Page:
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A Little Princess

Sara
Once on a dark winter's day, when the yellow fog hung so thick and heavy in the streets
of London that the lamps were lighted and the shop windows blazed with gas as they do
at night, an odd- looking little girl sat in a cab with her father and was driven rather
slowly through the big thoroughfares.
She sat with her feet tucked under her, and leaned against her father, who held her in his
arm, as she stared out of the window at the passing people with a queer old-fashioned
thoughtfulness in her big eyes.
She was such a little girl that one did not expect to see such a look on her small face. It
would have been an old look for a child of twelve, and Sara Crewe was only seven. The
fact was, however, that she was always dreaming and thinking odd things and could not
herself remember any time when she had not been thinking things about grown-up people
and the world they belonged to. She felt as if she had lived a long, long time.
At this moment she was remembering the voyage she had just made from Bombay with
her father, Captain Crewe. She was thinking of the big ship, of the Lascars passing
silently to and fro on it, of the children playing about on the hot deck, and of some young
officers' wives who used to try to make her talk to them and laugh at the things she said.
Principally, she was thinking of what a queer thing it was that at one time one was in
India in the blazing sun, and then in the middle of the ocean, and then driving in a strange
vehicle through strange streets where the day was as dark as the night. She found this so
puzzling that she moved closer to her father.
"Papa," she said in a low, mysterious little voice which was almost a whisper, "papa."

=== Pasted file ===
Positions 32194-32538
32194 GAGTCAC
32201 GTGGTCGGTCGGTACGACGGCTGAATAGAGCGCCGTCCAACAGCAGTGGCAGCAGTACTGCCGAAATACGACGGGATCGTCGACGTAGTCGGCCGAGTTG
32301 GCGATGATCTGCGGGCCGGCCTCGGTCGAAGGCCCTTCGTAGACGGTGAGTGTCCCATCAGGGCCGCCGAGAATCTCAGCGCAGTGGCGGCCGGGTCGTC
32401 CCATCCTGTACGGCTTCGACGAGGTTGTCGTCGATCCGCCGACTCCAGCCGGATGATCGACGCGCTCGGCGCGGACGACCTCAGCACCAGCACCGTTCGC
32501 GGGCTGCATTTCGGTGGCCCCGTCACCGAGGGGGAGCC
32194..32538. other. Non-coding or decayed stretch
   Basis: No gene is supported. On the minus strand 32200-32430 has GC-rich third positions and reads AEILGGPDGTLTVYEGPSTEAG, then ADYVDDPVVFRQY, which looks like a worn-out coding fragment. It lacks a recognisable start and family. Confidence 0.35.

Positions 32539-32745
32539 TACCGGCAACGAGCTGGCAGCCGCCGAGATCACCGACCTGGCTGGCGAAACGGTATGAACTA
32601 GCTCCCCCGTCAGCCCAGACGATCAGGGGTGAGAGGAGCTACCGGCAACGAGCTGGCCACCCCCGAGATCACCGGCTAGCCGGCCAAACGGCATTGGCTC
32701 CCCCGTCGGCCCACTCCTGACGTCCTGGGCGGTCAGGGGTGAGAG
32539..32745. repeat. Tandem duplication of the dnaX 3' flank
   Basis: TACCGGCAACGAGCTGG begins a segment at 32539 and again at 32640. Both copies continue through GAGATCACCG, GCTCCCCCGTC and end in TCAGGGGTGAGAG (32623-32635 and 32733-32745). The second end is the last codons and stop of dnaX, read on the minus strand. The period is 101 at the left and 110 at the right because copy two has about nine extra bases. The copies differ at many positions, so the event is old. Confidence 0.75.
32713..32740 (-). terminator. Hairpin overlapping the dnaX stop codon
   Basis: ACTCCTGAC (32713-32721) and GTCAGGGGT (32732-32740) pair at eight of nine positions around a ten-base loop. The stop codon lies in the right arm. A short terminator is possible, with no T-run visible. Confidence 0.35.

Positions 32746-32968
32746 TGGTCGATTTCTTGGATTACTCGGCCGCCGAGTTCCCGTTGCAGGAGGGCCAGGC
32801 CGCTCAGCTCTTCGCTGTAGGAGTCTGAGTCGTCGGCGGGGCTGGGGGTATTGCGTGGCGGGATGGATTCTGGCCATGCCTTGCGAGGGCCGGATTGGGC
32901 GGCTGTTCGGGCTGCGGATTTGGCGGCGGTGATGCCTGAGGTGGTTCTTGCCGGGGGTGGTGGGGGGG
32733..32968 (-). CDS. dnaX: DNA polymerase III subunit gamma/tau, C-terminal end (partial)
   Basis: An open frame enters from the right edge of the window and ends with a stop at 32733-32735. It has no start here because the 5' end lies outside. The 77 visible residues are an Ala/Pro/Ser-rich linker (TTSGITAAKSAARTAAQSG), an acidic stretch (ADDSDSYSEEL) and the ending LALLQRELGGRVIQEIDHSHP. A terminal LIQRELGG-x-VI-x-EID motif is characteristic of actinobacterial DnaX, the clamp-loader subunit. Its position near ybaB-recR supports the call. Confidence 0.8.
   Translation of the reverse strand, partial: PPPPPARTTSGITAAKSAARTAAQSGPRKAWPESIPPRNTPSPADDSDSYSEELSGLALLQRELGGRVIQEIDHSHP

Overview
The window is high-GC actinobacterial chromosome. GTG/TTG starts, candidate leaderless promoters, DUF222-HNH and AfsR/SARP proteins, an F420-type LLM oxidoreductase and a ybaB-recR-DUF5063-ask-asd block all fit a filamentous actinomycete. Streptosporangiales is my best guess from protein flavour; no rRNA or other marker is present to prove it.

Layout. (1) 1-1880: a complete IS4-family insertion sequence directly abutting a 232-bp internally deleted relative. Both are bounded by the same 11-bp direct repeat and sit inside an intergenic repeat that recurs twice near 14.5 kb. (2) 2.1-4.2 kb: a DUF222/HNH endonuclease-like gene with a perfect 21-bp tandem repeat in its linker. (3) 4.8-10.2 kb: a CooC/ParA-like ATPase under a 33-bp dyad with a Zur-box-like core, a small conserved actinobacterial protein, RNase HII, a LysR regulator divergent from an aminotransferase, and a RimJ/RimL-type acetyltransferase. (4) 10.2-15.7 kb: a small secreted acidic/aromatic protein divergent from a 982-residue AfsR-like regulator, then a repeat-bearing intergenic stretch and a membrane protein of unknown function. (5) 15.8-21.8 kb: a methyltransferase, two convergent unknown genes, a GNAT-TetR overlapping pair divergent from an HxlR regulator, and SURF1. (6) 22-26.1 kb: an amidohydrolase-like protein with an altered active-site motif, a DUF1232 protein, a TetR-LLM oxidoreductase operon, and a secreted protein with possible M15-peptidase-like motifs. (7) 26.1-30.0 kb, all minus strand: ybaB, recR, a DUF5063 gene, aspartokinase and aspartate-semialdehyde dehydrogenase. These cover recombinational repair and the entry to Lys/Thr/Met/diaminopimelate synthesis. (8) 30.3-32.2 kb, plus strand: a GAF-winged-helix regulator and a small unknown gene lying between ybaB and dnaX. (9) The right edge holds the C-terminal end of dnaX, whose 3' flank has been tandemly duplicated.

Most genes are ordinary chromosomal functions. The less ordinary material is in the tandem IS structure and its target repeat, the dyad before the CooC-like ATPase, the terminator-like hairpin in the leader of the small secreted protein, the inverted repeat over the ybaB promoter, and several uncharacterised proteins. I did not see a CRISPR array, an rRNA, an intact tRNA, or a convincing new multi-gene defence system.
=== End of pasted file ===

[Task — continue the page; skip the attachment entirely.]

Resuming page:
"What is it, darling?" Captain Crewe answered, holding her closer and looking down into
her face. "What is Sara thinking of?"
"Is this the place?" Sara whispered, cuddling still closer to him. "Is it, papa?"
"Yes, little Sara, it is. We have reached it at last." And though she was only seven years
old, she knew that he felt sad when he said it.
It seemed to her many years since he had begun to prepare her mind for "the place," as
she always called it. Her mother had died when she was born, so she had never known or
missed her. Her young, handsome, rich, petting father seemed to be the only relation she
had in the world. They had always played together and been fond of each other. She only
knew he was rich because she had heard people say so when they thought she was not
listening, and she had also heard them say that when she grew up she would be rich, too.
She did not know all that being rich meant. She had always lived in a beautiful bungalow,
and had been used to seeing many servants who made salaams to her and called her
"Missee Sahib," and gave her her own way in everything. She had had toys and pets and
 
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